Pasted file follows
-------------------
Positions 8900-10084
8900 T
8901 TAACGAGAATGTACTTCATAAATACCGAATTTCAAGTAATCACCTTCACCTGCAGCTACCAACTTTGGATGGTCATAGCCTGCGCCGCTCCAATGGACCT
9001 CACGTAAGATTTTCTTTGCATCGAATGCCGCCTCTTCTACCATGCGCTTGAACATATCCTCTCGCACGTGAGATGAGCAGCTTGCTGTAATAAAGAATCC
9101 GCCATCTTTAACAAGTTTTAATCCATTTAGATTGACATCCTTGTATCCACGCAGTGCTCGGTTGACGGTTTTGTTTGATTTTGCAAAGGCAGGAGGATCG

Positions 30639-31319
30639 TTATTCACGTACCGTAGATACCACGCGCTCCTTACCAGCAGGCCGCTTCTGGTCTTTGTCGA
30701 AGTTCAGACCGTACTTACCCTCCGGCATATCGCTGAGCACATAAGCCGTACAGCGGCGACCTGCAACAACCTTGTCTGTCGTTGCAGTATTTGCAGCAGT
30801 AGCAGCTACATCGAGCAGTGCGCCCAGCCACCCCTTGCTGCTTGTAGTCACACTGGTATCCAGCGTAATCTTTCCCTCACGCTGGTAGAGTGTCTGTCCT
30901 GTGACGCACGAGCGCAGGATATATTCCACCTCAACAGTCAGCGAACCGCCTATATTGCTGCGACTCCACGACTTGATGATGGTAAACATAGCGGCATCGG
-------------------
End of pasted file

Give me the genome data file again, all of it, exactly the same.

Positions 8900-10084
8900 T
8901 TAACGAGAATGTACTTCATAAATACCGAATTTCAAGTAATCACCTTCACCTGCAGCTACCAACTTTGGATGGTCATAGCCTGCGCCGCTCCAATGGACCT
9001 CACGTAAGATTTTCTTTGCATCGAATGCCGCCTCTTCTACCATGCGCTTGAACATATCCTCTCGCACGTGAGATGAGCAGCTTGCTGTAATAAAGAATCC
9101 GCCATCTTTAACAAGTTTTAATCCATTTAGATTGACATCCTTGTATCCACGCAGTGCTCGGTTGACGGTTTTGTTTGATTTTGCAAAGGCAGGAGGATCG

Positions 30639-31319
30639 TTATTCACGTACCGTAGATACCACGCGCTCCTTACCAGCAGGCCGCTTCTGGTCTTTGTCGA
30701 AGTTCAGACCGTACTTACCCTCCGGCATATCGCTGAGCACATAAGCCGTACAGCGGCGACCTGCAACAACCTTGTCTGTCGTTGCAGTATTTGCAGCAGT
30801 AGCAGCTACATCGAGCAGTGCGCCCAGCCACCCCTTGCTGCTTGTAGTCACACTGGTATCCAGCGTAATCTTTCCCTCACGCTGGTAGAGTGTCTGTCCT
30901 GTGACGCACGAGCGCAGGATATATTCCACCTCAACAGTCAGCGAACCGCCTATATTGCTGCGACTCCACGACTTGATGATGGTAAACATAGCGGCATCGG